HUNGARY: University rankings rejected

Competitive university rankings have been rejected as an effective means of informing people about differing standards in higher education. A conference attended by delegates from European university and standards setting associations in Budapest last week agreed that rankings had "perverse effects".

More than 500 delegates from higher education research and student groups at the 3rd annual International Trends in Quality Assurance conference agreed that developing a competitive system of higher education rather than competitive institutions was a more effective strategy.

Andree Sursock, Deputy General Secretary of the European University Association, one of four bodies that organised the conference, said there was a "general consensus that university rankings had perverse effects".

"Students were particularly vocal in their comments against rankings," Sursock told University World News. "No one has yet really found a way to measure higher education and research with these kinds of instruments and there was agreement that they do not equate with quality assurance. They are part of a globally competitive race and use just a few indicators that do not really chart the complexities of research and education."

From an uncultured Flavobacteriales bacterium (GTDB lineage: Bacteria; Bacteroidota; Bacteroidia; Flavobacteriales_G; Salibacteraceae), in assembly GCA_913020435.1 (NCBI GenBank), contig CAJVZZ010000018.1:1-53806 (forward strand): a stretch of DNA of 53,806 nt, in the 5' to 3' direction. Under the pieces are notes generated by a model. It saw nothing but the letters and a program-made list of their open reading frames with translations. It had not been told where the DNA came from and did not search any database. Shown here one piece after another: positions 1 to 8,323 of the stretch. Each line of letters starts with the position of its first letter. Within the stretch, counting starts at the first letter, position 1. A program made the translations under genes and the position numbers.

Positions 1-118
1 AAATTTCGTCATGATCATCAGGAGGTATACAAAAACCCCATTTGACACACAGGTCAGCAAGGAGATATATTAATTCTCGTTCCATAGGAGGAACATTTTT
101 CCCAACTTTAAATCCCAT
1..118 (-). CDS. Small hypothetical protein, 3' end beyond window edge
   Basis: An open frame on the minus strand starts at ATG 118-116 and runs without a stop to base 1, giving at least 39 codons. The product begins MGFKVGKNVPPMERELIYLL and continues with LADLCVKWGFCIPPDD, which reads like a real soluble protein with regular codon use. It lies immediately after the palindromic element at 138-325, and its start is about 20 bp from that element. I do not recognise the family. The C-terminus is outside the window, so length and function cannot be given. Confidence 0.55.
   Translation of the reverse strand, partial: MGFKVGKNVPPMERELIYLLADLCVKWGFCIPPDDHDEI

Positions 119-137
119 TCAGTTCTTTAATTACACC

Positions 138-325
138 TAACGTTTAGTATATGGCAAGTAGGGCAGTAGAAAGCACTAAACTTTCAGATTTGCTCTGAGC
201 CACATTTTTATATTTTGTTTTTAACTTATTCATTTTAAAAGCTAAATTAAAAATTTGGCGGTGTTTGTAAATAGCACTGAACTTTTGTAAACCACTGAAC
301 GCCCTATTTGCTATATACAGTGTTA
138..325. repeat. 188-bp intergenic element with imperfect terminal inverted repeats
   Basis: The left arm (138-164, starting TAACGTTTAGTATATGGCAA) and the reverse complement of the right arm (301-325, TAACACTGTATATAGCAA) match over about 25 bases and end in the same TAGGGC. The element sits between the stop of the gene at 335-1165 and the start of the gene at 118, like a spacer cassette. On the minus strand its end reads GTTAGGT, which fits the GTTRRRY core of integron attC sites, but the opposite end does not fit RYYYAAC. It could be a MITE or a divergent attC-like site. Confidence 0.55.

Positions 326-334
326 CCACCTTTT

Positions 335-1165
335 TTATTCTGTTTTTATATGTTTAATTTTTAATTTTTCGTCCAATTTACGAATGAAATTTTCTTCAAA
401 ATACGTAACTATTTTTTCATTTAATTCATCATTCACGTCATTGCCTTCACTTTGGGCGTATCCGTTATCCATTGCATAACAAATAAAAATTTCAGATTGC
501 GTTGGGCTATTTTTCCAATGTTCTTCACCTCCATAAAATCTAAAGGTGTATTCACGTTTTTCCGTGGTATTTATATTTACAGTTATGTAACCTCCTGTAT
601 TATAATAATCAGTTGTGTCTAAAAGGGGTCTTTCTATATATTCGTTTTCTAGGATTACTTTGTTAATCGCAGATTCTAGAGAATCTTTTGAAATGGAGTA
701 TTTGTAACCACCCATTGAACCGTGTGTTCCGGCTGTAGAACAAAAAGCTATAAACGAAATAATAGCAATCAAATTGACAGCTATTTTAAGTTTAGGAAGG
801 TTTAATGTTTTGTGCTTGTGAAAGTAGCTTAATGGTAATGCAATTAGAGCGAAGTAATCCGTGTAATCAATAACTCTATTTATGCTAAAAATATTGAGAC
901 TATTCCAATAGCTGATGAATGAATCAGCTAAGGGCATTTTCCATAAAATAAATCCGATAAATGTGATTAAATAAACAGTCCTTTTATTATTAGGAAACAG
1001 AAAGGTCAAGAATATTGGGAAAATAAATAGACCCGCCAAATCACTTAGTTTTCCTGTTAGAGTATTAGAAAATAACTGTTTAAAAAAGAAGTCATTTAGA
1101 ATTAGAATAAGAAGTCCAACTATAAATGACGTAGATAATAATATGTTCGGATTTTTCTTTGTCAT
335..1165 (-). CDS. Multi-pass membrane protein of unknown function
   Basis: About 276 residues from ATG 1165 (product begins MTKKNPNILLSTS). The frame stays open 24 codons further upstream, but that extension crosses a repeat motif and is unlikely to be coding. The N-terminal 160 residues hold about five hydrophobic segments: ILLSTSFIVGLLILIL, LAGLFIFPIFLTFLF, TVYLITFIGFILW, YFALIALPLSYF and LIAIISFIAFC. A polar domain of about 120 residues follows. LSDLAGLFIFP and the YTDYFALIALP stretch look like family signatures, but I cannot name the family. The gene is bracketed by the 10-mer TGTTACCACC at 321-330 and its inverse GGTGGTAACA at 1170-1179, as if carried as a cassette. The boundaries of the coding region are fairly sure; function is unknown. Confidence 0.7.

Rather than pit universities against each other, delegates at the conference urged institutions to focus on "rethinking diversity and developing a competitive system with a proper mix of institutions with different missions", Sursock added.

Such a system that included institutions dedicated to research, teaching, lifelong learning and other missions would be far more accessible to ordinary people. Many people tended to be confused about how to read league tables and rankings, he said.

Organisations engaged in quality assurance should "acknowledge the information gap" and aspire to providing clear, understandable information that allowed users of higher education to make informed choices, Sursock said. Universities and other higher education institutions should also be clearer in the information they post on websites and not simply rely on third party rankings systems.

"Many members of the public do not understand the methodology behind ranking systems; high scorers like Oxford, Cambridge or Harvard might be good for some students but not necessarily for all," he said, adding that better information could help prospective students make better choices.

"We need to develop a system of diversity in order to allow people to make choices and to enable them to understand that there should be parity of esteem between institutions."

Supported by the Lifelong Learning Programme of the European Commission and co-organised by the E4 group that includes the EUA and the European Association for Quality Assurance in Higher Education, the European Students Union and the European Association of Institutions in Higher Education, the conference also looked at learning outcomes and the intentional - and unintentional consequences - of quality assurance in higher education.